Datum (vertical)

 For marine applications, a base elevation used as a reference from which to reckon heights or depths.  It is called a tidal datum when defined in terms of tidal phenomena and is based on a 19-year tide cycle (in the USA)- the datum is referenced to a fixed point typically known as a bench mark.

Decision maker

 The person or organizational unit that decides on a course of action in relation to the safety of a dam on the basis of a range of considerations which may include a risk assessment.


 A lowering of the beach profile.

Delphi method

 A technique for obtaining subjective judgmental values through iterative estimations by a group of experts


Where a river reaches the sea and splits up into many channels, depositing large quantities of mud over a wide area. These areas are usually very wet or swampy.


When mud, sand or pebbles are dropped by the sea.

Detached Breakwater

  A breakwater without any coastal connection to the shore.


The particulate, organic remains and waste of organisms. It constitutes a major food source in marine ecosystems

Dikes and Levees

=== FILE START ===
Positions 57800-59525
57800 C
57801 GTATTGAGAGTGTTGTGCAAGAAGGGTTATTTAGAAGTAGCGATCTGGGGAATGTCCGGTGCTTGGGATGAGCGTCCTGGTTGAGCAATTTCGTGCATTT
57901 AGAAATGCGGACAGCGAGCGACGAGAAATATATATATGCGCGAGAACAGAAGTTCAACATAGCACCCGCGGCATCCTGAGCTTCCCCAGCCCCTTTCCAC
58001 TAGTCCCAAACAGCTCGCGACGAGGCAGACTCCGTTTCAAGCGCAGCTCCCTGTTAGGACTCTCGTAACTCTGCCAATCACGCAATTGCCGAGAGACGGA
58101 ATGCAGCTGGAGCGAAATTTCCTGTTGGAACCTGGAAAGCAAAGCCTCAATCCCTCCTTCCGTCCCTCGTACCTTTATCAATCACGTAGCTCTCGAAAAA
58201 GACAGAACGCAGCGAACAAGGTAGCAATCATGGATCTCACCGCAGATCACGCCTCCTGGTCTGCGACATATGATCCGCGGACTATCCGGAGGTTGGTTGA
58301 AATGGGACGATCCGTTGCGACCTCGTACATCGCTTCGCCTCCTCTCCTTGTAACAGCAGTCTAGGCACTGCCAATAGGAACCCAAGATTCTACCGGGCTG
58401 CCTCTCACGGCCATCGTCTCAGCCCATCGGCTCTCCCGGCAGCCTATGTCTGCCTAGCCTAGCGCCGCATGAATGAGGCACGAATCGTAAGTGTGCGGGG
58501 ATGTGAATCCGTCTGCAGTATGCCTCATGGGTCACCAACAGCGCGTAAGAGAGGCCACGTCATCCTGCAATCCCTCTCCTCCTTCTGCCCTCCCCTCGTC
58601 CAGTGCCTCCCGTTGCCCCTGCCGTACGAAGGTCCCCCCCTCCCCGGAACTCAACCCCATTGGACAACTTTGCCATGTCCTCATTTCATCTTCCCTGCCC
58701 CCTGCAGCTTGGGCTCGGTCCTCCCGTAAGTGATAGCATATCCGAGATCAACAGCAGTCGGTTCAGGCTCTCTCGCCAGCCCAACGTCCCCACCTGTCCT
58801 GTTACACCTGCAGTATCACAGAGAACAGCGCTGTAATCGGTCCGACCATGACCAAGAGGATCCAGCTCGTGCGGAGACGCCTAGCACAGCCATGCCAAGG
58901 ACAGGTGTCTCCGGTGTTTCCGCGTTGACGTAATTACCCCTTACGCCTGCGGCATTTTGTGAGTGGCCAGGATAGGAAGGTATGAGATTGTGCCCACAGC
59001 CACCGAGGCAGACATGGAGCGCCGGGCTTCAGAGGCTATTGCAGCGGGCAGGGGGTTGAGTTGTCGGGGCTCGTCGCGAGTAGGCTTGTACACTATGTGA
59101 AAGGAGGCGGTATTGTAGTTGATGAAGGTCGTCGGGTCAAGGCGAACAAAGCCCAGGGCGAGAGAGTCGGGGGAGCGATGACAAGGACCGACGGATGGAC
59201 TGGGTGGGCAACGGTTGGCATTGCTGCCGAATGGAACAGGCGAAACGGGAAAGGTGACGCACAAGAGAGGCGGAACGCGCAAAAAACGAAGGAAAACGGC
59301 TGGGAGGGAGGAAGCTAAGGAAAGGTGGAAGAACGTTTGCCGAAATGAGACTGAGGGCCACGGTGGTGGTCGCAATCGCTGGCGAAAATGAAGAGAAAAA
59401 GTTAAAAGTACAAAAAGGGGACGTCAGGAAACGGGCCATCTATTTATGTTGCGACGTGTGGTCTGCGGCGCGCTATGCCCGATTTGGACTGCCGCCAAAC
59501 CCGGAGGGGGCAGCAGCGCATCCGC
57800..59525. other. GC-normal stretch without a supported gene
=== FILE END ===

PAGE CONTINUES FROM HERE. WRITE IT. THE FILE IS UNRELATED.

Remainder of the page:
Dikes are typically earth structures (dams) that keep elevated water levels from flooding interior lowlands.


 A serious disruption of the functioning of a community or a society causing widespread human, material, economic or environmental losses which exceed the ability of the affected community or society to cope using its own resources.

Dissolved Oxygen (DO)

 The quantity of oxygen dissolved in a unit volume of water; expressed as milligrams per liter (mg/L) or parts per million (ppm).


A stretch of coast with specially built sea walls and deep water so that ships can come in to load and unload.


Oval or circular mounds that generally lack a slipface. Dome dunes are rare and occur at the far upwind margins of sand seas.


Flow in the direction of net long shore sediment transport


 The excavation of sediments and other material from aquatic areas for the purpose of maintaining adequate depths in navigation channels and berthing areas, as well as for other purposes.


Any deliberate disposal at sea of wastes or other matter, or any deliberate disposal of vessels or other man-made structures 


A bank of sand piled up by the wind. The sand usually blows off a beach so dunes are often found behind a beach.

Dune Restoration

The technique of rebuilding an eroded or degraded dune through one or more various methods (sand fill, drift fencing, revegetation, etc.).

Dune face

 The seaward face of a dune system where coastal processes may cause erosion or accretion.


 Accumulations of sand in ridges or mounds landward of the beach berm formed by natural processes and usually parallel to the shoreline.


Something that is changing with time. The sea slowly wears away the coast and so the coast changes - it is dynamic.